The scales continue to be tipped toward no condemnation forever. This is objective reality for the Christian – that the scale has forever been tipped. It will never turn back. Some will brand Christianity as though the scale is tipped back-and-forth throughout the day based upon your subjective feelings of pleasing God or not. However, pleasing God comes from the fact that there is no condemnation for the Christian, no matter what your feelings are, and then He works within us that which is pleasing to Him. 

This does not mean that we do not strive, which we must vigorously do. And when we happen to see that He is conforming our lives to that which pleases Him, we don’t look to ourselves and pat ourselves on the back, but rather we cry out in thankfulness for His grace that was poured out on us, such that we are not condemned, such that He has glorified us and is changing us, though we but begin to taste more and more of that which is pleasing to Him during our life on this earth, which also ironically becomes that which is more and more pleasing to us, as we taste of the pleasures at His right hand (Psa 16:11).

Practically speaking, let us not set up new laws for Christian fitness, as though anybody could please God by them. For example, let us not think that because we are skinny, we are necessarily more pleasing to God. Likewise, let us not think that because we are strong, have bulging or ripped muscles, eat rabbit food, or can run a marathon, that we are necessarily more pleasing to God.

These things may be part of our pursuit of the enjoyment of God and the journeys that He has given us, and we all may step back and consider how we may be better stewards and make healthier choices in our lives. However, let us recall that many of the standards we are directing for our fitness and health goals are heavily influenced by our own cultural and generational standards, when the Bible does not put forth one body type or fitness regimen as being more pleasing to God than another. Certainly our physical bodies may display some underlying sins or may manifest as being quite unhealthy, which we should be open to change. 

However, my concern is that we may be giving the wrong impression, as though conforming to the American 21st-century picture of good health is necessarily more pleasing to God than a missionary who may be giving up the ability for maximal health benefits in order to share the gospel in a less-than-ideal setting where he or she does not have access to a 24 hour gym and a Whole Foods Market. Or even worse, God forbid that the “fittest on earth” CrossFit athletes are ipso facto, godlier than the patient suffering from cancer on his/her deathbed!

While I am advocating for the pursuit of better physical health in general, as part of our worship of God, in opposition to those who say that the body doesn’t matter, but only the spirit, I am also fighting against the new legalism of standards that are not in the Bible, trying to bring a reality check and a freedom to our bodily life.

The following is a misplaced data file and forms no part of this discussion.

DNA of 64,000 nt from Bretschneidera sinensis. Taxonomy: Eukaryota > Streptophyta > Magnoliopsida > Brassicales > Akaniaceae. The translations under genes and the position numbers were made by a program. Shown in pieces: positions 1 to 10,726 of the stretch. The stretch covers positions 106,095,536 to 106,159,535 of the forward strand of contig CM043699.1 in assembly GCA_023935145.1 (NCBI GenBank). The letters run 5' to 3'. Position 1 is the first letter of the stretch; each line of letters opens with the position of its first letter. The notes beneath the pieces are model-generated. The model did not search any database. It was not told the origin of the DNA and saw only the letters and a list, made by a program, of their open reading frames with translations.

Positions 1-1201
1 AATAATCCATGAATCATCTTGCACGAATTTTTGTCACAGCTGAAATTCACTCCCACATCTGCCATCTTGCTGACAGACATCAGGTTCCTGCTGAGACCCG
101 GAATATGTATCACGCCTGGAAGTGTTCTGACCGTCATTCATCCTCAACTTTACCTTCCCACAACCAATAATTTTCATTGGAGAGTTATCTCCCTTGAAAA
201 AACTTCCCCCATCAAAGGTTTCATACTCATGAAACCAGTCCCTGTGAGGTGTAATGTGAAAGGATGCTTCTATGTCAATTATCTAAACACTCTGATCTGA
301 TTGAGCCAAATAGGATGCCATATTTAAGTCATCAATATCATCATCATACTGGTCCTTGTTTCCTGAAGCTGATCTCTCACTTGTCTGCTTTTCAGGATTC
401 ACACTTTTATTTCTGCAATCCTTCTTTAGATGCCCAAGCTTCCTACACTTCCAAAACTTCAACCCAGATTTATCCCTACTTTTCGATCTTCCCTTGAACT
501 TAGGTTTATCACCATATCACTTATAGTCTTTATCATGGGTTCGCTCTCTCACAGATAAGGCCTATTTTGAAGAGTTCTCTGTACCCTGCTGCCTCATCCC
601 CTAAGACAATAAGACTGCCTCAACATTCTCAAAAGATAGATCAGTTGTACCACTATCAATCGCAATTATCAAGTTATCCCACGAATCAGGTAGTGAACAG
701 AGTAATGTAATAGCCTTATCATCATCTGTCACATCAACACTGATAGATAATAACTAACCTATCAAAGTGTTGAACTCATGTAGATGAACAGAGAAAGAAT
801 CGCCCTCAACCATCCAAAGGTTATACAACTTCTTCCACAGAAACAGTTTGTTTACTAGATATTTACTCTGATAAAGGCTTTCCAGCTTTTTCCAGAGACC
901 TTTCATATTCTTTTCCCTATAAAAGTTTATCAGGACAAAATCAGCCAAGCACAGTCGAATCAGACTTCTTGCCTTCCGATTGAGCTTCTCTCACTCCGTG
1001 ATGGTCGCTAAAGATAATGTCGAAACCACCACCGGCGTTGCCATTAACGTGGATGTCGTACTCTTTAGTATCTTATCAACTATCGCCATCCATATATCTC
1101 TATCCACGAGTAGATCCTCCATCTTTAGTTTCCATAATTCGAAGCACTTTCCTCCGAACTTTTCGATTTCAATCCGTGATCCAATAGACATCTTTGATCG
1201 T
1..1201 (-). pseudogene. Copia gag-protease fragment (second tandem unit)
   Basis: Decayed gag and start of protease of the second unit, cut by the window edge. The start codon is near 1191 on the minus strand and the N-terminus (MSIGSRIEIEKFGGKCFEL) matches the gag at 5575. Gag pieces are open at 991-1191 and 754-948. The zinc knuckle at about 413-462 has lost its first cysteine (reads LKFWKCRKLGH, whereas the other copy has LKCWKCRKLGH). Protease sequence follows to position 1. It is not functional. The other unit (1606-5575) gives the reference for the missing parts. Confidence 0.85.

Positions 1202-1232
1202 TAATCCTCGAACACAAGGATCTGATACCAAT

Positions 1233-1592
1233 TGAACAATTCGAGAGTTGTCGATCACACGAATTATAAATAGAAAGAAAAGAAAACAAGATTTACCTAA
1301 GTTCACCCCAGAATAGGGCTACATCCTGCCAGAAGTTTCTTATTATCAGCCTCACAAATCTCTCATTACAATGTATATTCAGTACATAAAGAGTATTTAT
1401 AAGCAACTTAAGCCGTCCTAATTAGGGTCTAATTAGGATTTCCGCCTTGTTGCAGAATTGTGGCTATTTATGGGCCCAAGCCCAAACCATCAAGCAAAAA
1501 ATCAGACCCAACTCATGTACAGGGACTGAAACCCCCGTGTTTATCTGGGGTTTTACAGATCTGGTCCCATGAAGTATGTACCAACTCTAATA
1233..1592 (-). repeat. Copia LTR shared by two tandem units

When it comes to pleasing God, our pleasing Him is based then in the objective reality that we are not condemned by God, which leads to greater freedoms, not greater restrictions. We can then be freed to pursue God, wanting to pursue better stewardship of our bodies, in whatever lot we find ourselves, realizing that pleasing God is in Jesus Christ and not in our ability to conform to somebody else’s new standards.

These subjects are incredibly important to my wife and me because we have dealt with the extremes. We have dealt with the self-righteous feeling that we were pretty good people, before we understood the extent of the holiness of God and the lavishness of His grace. We have dealt with the Gnosticism of tending to the spiritual life while neglecting the body, thus not grasping the full pleasures of life by the fact that all of life comes under the Lordship of Jesus Christ, and all is to be enjoyed. We have dealt with the false images set up by our culture, claiming that a skinny woman is more healthy or beautiful, or the muscular man is more masculine. We have been freed to eat broadly, to enjoy different body types, to enjoy the ability to lift heavy or to give up muscle mass to run far or more energetically with our children, freed to enjoy Christ in the midst of suffering, to continue to hope when we have been injured, freed to realize that we are dying, but yet He is making all things new (Rev 21:5).

We are passionate because we have felt the hopelessness of any other path which leads to self righteousness, humanism, and narcissism.

We are in the process of being freed to want to please Him daily, knowing that we fail Him daily in all of our pursuits, yet we rejoice that He graciously looks on us as pleasing to Him in Jesus Christ, which makes us long all the more to want to please the One who has been so good to us, despite us.

More practically how we please God in the next post…

P.S. Thanks for your feedback and encouragement as we continue to write. The last few months slowed our progress, as we have moved and bought a puppy!